Mary Wilson had recently released her fourth book, “Supreme Glamour,” and had begun working on a biopic about the group for Lifetime Television. (Photo courtesy NNPA)
NNPA NEWSWIRE — “The world has lost a music legend, and I have lost a dear friend. I cherish all the memories growing up with Mary and the Supremes in Detroit, and all the wonderful times we spent at Motown and performing around the world together,” Williams wrote in an email to NNPA Newswire.
By Stacy M. Brown, NNPA Newswire Senior National Correspondent
Otis Williams, the founding and only surviving member of The Temptations, shared much in common with Mary Wilson, a founding member of The Supremes.
The two arrived at Motown Records with their respective groups 60 years ago. Both The Temptations and The Supremes scored hit after hit, helping to cement their record label’s unmatched dominance.
In 2021, The Temptations and The Supremes – Williams, and Wilson – revealed special plans to mark 60 years in show business.
Wilson died on Feb. 8 at the age of 76.
Her sudden death came as she began celebrating The Supremes’ anniversary.
Wilson had recently released her fourth book, “Supreme Glamour,” and had begun working on a biopic about the group for Lifetime Television.
She also started a podcast and YouTube channel and began advocacy work with the National Alliance on Mental Illness to raise funds and mental health awareness.
“The world has lost a music legend, and I have lost a dear friend. I cherish all the memories growing up with Mary and the Supremes in Detroit, and all the wonderful times we spent at Motown and performing around the world together,” Williams wrote in an email to NNPA Newswire.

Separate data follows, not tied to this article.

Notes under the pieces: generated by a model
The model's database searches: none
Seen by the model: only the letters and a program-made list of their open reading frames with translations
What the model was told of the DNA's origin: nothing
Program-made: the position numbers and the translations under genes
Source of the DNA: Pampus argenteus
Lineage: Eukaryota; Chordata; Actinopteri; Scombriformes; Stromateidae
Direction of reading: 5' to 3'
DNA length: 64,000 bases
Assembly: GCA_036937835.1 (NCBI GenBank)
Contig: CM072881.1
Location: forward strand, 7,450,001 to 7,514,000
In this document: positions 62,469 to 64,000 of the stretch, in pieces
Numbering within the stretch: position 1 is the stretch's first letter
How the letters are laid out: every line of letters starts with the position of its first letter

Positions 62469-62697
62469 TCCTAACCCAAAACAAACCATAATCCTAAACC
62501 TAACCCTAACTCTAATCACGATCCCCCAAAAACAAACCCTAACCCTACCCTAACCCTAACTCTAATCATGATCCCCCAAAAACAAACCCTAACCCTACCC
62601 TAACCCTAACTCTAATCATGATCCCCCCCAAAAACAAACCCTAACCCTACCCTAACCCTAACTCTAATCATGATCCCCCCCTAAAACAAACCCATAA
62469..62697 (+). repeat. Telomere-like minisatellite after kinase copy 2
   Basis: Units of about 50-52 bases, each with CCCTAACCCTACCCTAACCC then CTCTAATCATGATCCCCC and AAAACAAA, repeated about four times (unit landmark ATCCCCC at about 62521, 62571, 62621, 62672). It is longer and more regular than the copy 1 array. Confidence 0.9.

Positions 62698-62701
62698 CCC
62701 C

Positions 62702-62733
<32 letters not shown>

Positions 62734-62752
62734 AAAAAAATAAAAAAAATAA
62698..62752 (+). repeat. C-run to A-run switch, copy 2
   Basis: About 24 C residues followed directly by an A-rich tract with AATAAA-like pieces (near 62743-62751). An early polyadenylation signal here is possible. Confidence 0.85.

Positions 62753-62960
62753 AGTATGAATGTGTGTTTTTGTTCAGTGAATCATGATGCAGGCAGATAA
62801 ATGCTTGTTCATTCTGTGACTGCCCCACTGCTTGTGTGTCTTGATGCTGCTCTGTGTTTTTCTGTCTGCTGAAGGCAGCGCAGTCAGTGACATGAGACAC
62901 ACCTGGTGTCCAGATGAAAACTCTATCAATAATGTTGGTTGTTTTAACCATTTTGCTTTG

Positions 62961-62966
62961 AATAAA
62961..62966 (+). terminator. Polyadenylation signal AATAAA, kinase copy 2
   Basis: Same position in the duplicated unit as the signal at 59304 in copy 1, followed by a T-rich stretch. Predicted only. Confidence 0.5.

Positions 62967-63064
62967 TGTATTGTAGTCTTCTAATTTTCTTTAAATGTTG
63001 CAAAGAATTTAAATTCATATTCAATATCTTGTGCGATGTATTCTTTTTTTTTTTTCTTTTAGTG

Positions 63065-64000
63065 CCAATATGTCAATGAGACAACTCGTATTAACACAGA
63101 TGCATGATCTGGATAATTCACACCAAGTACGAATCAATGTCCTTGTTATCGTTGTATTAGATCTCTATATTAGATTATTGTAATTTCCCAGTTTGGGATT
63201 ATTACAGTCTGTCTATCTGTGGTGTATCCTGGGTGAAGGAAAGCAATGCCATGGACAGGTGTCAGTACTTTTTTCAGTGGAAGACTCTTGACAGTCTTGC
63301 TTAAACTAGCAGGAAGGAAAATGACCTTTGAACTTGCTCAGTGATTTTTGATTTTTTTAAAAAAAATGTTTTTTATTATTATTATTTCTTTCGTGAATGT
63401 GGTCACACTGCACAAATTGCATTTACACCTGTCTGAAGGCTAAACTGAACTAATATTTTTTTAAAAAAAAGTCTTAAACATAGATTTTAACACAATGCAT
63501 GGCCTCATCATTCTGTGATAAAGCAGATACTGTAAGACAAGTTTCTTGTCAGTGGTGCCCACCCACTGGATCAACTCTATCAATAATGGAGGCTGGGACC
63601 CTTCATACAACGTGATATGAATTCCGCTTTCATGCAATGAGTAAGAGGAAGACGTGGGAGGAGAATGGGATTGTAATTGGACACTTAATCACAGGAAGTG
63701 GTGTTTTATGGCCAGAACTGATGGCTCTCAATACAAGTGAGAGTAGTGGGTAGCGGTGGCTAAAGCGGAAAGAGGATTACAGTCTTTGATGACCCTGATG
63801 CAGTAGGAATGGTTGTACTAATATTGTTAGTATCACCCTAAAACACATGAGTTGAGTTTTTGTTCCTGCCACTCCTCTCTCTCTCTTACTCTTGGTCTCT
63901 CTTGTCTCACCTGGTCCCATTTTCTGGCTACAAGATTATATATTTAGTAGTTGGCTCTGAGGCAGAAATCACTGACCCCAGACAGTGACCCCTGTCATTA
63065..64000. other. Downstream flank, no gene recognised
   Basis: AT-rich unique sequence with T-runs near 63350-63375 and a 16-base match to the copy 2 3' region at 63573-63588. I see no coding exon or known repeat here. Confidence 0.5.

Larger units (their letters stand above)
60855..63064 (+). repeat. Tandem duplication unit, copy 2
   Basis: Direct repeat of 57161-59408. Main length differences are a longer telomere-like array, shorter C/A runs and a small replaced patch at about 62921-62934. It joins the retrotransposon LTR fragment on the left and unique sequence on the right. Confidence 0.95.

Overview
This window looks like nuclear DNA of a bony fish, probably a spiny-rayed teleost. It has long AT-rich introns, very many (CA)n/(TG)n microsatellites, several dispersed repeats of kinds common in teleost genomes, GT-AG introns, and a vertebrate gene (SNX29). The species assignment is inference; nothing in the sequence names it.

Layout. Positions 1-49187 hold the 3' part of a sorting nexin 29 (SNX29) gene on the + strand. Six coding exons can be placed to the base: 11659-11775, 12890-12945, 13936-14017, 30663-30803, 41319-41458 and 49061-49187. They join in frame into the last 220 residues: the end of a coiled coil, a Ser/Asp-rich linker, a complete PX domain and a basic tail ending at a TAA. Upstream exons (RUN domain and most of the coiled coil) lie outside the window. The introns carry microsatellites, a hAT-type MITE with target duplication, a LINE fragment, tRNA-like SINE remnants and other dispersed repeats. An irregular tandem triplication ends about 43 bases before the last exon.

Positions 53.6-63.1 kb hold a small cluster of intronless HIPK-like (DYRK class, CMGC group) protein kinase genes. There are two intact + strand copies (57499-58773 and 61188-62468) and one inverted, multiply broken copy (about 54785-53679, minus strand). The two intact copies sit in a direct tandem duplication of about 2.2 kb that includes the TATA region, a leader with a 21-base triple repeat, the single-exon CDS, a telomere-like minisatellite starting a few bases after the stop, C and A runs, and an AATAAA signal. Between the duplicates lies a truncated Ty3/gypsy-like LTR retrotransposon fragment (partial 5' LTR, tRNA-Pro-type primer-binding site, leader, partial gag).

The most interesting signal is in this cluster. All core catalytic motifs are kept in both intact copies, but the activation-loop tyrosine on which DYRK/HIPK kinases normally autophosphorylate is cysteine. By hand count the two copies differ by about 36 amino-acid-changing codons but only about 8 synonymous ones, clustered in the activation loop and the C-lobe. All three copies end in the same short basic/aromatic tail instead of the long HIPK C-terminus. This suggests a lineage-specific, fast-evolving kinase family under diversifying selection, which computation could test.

“At the beginning of our careers, 60 years ago, the Temptations and Supremes were extremely close, almost inseparable. We toured together on buses, shared the spotlight on some of the world’s most prestigious stages and top television shows, released albums together, and broke racial barriers with the power of our enduring music,” Williams shared.
He called his dear friend a true icon and said she was richly talented, charismatic, and deeply compassionate about her family, friends, and career.
“We remained close friends all these years, and I will really miss her,” Williams wrote. “I am deeply saddened but feel truly blessed that we shared many amazing albums and unforgettable experiences with each other, including most recently, Mary’s support on my Broadway musical, ‘Ain’t Too Proud.’ Through her prolific music, her beautiful voice will remain in our hearts forever.
May she rest in heavenly peace. My deepest condolences to her children and the entire family.”
Before her death, Wilson told NNPA Newswire that she planned to do “the real Supremes story.”
She said many mistakenly believed “Dream Girls” was the story of The Supremes. “No, it was not,” Wilson revealed. Wilson also continued to push for a U.S. Postage stamp to honor her Supremes bandmate, Florence Ballard.
“In this moment of extreme sadness, the world has lost one of the brightest stars in our Motown family. Mary Wilson was an icon,” Motown Museum Chairwoman and CEO Robin Terry offered in a statement.
“She broke barriers and records as an original member of the Supremes, one of the greatest music acts of all time. She was a legend who was not only extremely talented but equally beautiful,” Terry continued.
“We join Mary’s fervent fan base in remembering her life and profound cultural impact. Motown Museum will continue to honor, appreciate and celebrate her legacy for fans around the world and for generations to come.”